Artsmagic has given Blue Spring the best release it‚Äôs ever had worldwide, topping even the native Japanese release. We‚Äôre given an excellent anamorphic transfer, a commentary by Japanese film expert Tom Mes and a pair of interviews with Toyoda himself. While Mes isn‚Äôt the most exciting speaker in the world the man knows his stuff cold and has turned in an insightful and educational commentary track that sets the film firmly in context, explains cultural differences while also unpacking specifics of Toyoda‚Äôs technique and approach. He may be soft spoken, but this is one excellent track. Both interviews are also well worth watching, though a little unusual in terms of content. The first interview, supposedly addressing the process behind making Blue Spring, spends an awful lot of time discussing Toyoda‚Äôs boxing documentary Unchain while the second interview is devoted entirely to Toyoda‚Äôs first theatrical feature Pornostar. Obvious question: are these interviews here because Artsmagic tried to land these films and was unable to and are thus including what they can on them as a consolation prize for fans, or are they trying to gauge whether there‚Äôs sufficient interest for them to release these films as well? I‚Äôm hoping it‚Äôs option B as I‚Äôve never been able to see Unchain or Pornostar in a decent format and I would love to have them available. Artsmagic has already committed to an early 2005 release for Toyoda‚Äôs staggering Nine Souls.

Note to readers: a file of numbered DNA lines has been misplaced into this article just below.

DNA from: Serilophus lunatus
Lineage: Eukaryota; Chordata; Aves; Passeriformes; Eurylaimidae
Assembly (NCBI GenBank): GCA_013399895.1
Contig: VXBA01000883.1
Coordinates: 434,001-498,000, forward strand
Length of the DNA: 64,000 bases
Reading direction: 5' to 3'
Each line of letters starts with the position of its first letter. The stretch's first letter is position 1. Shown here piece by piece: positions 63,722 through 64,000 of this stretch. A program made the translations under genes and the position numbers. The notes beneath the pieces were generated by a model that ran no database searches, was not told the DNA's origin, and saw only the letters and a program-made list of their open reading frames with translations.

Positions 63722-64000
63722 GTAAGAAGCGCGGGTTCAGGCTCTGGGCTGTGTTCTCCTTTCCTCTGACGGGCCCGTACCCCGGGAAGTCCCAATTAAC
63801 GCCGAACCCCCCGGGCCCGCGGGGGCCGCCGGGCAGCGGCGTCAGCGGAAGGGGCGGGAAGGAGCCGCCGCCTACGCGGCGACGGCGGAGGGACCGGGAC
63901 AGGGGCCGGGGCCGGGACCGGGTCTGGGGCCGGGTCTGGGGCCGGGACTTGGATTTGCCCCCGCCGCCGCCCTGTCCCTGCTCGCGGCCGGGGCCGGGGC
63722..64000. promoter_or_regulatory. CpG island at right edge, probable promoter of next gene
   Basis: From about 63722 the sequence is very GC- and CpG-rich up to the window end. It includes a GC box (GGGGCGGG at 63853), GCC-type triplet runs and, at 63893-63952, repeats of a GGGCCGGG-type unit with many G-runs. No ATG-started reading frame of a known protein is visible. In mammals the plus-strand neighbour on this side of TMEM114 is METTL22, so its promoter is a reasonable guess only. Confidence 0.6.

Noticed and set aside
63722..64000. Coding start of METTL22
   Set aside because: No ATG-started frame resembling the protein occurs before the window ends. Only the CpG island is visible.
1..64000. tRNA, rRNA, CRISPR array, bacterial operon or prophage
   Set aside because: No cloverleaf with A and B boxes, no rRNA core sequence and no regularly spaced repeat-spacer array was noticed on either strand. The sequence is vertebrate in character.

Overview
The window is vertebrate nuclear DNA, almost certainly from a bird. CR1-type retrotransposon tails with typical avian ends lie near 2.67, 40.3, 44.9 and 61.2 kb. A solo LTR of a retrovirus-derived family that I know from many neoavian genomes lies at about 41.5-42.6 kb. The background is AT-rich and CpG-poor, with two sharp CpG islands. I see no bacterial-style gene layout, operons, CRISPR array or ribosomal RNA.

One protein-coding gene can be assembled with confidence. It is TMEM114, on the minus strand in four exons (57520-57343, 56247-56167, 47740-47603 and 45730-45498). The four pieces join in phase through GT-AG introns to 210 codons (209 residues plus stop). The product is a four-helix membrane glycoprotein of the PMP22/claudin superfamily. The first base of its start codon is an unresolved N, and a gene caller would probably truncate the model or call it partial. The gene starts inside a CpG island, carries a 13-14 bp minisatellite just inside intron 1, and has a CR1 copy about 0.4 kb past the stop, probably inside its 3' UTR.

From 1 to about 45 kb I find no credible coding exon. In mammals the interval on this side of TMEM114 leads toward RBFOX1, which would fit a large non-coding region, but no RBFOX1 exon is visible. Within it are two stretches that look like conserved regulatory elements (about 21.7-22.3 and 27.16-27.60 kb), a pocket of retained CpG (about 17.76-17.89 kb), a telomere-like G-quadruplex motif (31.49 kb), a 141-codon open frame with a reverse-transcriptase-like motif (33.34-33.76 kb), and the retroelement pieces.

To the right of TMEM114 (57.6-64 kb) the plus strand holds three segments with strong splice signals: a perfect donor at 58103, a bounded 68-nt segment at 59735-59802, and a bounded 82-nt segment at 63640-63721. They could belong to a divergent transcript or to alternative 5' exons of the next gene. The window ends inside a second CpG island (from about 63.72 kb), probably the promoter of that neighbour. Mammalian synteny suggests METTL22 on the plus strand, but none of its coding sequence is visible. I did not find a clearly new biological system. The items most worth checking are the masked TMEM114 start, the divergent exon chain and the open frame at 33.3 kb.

Dir: Fujita Toshiya